Last week, we pulled our bill to simplify the rules in California Vehicle Code governing where bicyclists must ride in the traffic lane. The goal was to emphasize the right or people riding bicycles to use a full traffic lane when necessary for safety. Riding too far to the right, next to parked cars, or near the curb, exposes people on bikes to dangerous and far-too-often fatal road conditions.
Unfortunately, opposition from the powerful Automobile Club of Southern California and their allies forced us to take a step back. While all were in agreement that the law exempts cyclists from the requirement to ride “as far to the right as practicable” in lanes that are “too narrow to share,” there was no support for changing the wording of the law to focus on that exemption as we desired: giving people on bikes the right to the lane unless it’s wide enough to share. Our original proposal reflected changes adopted in several other states as recommended by the Rules of the Road Committee National Committee on Uniform Traffic Control Devices.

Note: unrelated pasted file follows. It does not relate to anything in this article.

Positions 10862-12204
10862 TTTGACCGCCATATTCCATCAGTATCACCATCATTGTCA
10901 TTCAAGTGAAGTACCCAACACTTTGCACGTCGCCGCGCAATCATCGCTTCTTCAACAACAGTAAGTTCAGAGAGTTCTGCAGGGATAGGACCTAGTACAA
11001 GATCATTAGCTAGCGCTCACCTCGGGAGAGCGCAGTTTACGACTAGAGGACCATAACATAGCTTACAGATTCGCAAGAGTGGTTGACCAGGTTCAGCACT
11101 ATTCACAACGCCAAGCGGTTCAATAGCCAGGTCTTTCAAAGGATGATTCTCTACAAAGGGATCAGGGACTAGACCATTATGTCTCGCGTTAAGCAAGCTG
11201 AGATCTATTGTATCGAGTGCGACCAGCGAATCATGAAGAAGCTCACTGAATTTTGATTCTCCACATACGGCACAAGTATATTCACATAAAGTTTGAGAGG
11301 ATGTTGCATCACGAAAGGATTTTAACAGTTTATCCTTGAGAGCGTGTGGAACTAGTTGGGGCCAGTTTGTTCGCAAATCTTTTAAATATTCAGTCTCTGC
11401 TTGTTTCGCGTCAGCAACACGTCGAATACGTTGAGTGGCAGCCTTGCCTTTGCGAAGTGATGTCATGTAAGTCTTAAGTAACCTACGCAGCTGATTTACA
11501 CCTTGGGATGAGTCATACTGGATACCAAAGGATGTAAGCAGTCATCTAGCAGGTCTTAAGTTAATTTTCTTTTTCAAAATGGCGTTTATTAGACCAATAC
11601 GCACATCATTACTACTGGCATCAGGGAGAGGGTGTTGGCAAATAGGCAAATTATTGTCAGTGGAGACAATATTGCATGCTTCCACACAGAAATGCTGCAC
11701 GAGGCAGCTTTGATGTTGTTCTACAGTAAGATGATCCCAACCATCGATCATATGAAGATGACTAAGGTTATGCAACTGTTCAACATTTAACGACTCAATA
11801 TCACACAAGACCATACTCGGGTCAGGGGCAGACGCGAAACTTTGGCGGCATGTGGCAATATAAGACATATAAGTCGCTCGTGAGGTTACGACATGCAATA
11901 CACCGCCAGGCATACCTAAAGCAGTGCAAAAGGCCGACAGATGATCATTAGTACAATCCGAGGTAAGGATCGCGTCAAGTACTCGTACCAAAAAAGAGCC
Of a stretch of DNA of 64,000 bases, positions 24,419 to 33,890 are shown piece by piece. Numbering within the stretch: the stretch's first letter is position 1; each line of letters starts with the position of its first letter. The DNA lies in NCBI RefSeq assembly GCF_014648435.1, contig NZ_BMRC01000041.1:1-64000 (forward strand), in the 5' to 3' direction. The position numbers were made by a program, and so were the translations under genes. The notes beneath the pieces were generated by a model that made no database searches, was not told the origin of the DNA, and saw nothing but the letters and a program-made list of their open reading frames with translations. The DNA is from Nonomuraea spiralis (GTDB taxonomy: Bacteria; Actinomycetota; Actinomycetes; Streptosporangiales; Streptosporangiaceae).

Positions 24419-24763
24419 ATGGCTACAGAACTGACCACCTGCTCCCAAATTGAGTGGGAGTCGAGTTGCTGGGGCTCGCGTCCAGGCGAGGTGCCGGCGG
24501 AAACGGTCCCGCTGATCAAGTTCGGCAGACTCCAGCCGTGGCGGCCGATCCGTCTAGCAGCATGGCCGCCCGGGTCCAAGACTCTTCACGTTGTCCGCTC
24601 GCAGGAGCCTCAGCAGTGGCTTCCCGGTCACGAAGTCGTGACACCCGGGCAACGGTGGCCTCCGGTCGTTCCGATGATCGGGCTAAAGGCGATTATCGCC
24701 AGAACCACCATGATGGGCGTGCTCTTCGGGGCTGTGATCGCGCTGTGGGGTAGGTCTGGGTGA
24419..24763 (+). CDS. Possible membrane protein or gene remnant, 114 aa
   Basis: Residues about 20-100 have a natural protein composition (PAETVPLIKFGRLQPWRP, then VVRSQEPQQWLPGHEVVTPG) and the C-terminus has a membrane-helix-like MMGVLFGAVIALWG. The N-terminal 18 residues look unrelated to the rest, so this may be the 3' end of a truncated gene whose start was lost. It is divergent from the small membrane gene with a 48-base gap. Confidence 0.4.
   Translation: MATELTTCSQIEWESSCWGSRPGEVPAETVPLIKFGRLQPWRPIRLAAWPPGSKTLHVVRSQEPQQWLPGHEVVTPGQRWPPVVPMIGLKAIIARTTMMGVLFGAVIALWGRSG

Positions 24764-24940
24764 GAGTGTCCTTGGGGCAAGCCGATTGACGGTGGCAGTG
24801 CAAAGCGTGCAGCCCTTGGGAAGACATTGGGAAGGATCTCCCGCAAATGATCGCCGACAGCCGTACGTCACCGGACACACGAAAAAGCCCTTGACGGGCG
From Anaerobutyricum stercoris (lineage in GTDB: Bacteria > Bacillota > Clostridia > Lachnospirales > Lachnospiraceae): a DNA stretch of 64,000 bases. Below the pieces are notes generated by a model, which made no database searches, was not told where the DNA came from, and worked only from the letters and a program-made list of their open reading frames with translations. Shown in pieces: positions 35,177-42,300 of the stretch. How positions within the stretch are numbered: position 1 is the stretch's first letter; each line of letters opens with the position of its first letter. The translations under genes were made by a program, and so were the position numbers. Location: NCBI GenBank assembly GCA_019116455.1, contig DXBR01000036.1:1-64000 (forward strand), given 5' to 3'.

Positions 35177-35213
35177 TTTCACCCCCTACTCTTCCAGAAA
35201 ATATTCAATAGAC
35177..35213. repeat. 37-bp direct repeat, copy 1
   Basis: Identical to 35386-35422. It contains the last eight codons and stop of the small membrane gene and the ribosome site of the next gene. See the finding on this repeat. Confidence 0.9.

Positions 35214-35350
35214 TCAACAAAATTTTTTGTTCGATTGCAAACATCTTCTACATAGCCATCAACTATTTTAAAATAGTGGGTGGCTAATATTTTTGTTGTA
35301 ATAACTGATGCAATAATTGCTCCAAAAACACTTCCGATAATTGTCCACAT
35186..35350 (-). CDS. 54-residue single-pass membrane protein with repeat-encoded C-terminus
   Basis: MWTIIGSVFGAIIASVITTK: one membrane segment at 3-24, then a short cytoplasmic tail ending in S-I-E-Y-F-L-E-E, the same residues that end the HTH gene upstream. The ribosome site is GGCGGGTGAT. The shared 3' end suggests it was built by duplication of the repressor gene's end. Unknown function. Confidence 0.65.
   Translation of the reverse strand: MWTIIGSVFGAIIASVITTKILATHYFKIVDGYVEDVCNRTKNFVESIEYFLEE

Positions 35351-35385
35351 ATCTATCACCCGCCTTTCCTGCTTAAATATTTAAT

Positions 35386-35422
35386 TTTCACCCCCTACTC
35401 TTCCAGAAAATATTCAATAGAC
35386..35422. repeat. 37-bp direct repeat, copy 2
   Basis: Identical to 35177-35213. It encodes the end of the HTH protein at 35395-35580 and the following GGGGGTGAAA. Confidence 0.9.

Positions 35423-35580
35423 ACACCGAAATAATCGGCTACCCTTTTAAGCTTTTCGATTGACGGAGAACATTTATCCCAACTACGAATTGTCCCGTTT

The sense of entitlement to safety and to the streets shared by automobile drivers and the industries that serve them is palpably present in Sacramento. Motorists’ lobbyists have made it clear that it’s more important that people on bikes think they have to be out of the way of cars than they understand their right to position themselves safely in the travel lane.
CalBike Continues to Lobby for Bike Lane Changes
With the support of our author Assemblymember Phil Ting (D-San Francisco), CalBike is working to educate policymakers and lobbyists about how dangerous that attitude is. Throughout 2019, we will hold meetings and conferences to gain support for clarification of the law. Ting wants to address this issue as part of a comprehensive review of Vehicle Code provisions as they relate to operation of bicycles and propose a slate of changes based on best practices from around the country.
CalBike and our advocate partners are looking forward to working with Assemblymember Ting and other policy makers as we work to update California’s Vehicle Code to better promote safety for all road users.